On late Friday afternoon, the U.S. Department of Education (ED) posted two items on the FedBizOpps website.  First, an amendment which states:

“The purpose of this notice is to cancel current solicitation ED-FSA-13-R-0010. This solicitation is being cancelled so that Federal Student Aid (FSA) can reassess its requirements for Debt Collection Services. FSA intends to issue a new solicitation for this requirement in the future.”

Almost immediately following that posting, ED announced a new RFP solicitation for Debt Collection Services, which can be found here.

Questions are due no later than 5:00PM EST on December, 21 2015.  Responses to the new RFP are due on January 22, 2016.

insideARM Perspective

There is a longstanding tool used frequently by Presidents, Congress, and regulatory agencies, in an attempt to avoid media scrutiny around bad news.  It is affectionately known as “Friday News Dump” or “Take out the Trash Friday”. The television show “The West Wing” once devoted an episode to the practice.

Donna: What’s take out the trash day?
Josh: Friday.
Donna: I mean, what is it?
Josh: Any stories we have to give the press that we’re not wild about, we give all in a lump on Friday.

The Friday afternoon news is shocking, and yet, not surprising at the same time.  Large ARM Firms interested in the ED contract have to decide whether to laugh or cry at this development. If one didn’t know better you would think the story was the plot of an awful soap opera. The ED Debt Collection RFP process has had stops and starts, twists and turns, and high drama throughout.

insideARM has written extensively about both the ED contact and the current solicitation.  Historically, the ED contract has been the “Golden Ticket” for ARM firms. The business was very lucrative. The contracts were long-term.  Under the last RFP (from 2009) there were 17 firms selected to receive business in the “unrestricted” size category and 5 firms selected to receive business under the small business category.

Let’s recap:

  1. The solicitation that was just cancelled had begun in 2013.
  2. In October 2014 ED announced it had selected eleven companies for the new contract in the small business set aside category.
  3. In the unrestricted category, the process has been slowed by protests and amendments to the documentation. More than 40 companies had made their way to Phase II of the process. Theoretically all of those agencies that had moved to Phase II were still in the running for the new contract.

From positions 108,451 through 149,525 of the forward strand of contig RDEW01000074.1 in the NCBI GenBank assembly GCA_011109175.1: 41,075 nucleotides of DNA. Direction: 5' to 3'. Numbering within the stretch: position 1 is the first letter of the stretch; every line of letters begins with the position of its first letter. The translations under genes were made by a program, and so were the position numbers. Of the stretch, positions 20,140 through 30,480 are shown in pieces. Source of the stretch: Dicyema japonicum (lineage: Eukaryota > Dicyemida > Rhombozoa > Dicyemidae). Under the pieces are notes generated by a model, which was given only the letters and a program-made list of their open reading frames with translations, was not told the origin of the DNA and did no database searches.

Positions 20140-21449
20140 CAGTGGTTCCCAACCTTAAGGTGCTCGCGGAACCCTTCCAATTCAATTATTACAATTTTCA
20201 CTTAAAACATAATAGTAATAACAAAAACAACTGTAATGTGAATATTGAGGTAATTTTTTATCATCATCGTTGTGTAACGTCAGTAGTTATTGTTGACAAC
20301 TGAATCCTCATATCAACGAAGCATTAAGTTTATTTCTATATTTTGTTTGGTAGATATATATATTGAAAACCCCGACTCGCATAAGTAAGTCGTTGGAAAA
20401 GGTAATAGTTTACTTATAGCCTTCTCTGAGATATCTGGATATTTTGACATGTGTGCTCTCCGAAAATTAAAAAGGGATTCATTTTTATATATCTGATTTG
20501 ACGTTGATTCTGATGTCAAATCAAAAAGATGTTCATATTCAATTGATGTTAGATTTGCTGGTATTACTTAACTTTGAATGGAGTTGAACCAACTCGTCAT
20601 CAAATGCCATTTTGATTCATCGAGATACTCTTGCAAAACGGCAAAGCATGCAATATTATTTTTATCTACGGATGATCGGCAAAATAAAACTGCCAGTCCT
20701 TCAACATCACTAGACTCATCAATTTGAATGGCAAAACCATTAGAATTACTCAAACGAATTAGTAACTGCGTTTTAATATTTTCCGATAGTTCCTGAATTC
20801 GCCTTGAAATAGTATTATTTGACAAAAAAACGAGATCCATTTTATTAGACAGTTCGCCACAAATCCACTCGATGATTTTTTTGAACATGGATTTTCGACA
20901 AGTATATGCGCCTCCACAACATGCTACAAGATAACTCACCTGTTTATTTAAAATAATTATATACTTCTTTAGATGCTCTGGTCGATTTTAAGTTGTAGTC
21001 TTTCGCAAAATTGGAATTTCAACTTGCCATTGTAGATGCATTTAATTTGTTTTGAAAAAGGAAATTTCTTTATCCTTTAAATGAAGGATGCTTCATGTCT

4. The 2009 contracts expired in March of this year. The final placements to holders of the prior (2009) ED contract were made as the contract expired.
  5. On February 27th of this year (coincidentally, also on a Friday afternoon) ED announced that it was ending contracts with five ARM firms.  This unprecedented announcement stunned the ARM industry and led to another round of litigation by those five firms.
  6. During that same timeframe ED gave two-year contract extensions to five existing vendors in the unrestricted category, including: Account Control Technology, Inc., Continental Service Group, Inc., d.b.a ConServe, Financial Management Systems, GC Services, and Windham Professionals, Inc.
  7. The five agencies who were granted two-year extensions have received new placements since April, 2015.
  8. Very quietly, last month ED began making placements under the aforementioned October, 2014 small business award, though not all eleven vendors are receiving business. Apparently, only six of those firms currently have their Authority to Operate (ATO) from the government.

The Friday developments are probably a positive for the industry. While no ARM executive will go on the record on the subject, the individuals we spoke with were cautiously optimistic. Most are wondering what the motive was for tossing an existing RFP and starting all over again. Said one long-term ED player, “I don’t know why Ed did what they did.  But Friday’s announcements at least implies that RFP process is moving forward again and not stuck in neutral.”

Another industry executive added, “The release of the RFP Friday, I think is a great holiday gift for the industry’s student loan collection firms.  After several months, it eliminates the uncertainty of how ED will pursue the collections of its accounts in the future.  It also establishes a long term commitment with a 5 year base period and an optional 5 year extension that will allow firms to fully invest and commit to the success of the contract.”

Responding to an ED RFP is a very time consuming process. By cancelling the 2013 solicitation and issuing a new RFP, ED has assured that interested ARM firms will be in full scramble mode during the holiday season.  Whether one views this development as an early Christmas present or a lump of coal in your stocking may depend upon your perceived ability to respond quickly and effectively to the new RFP.

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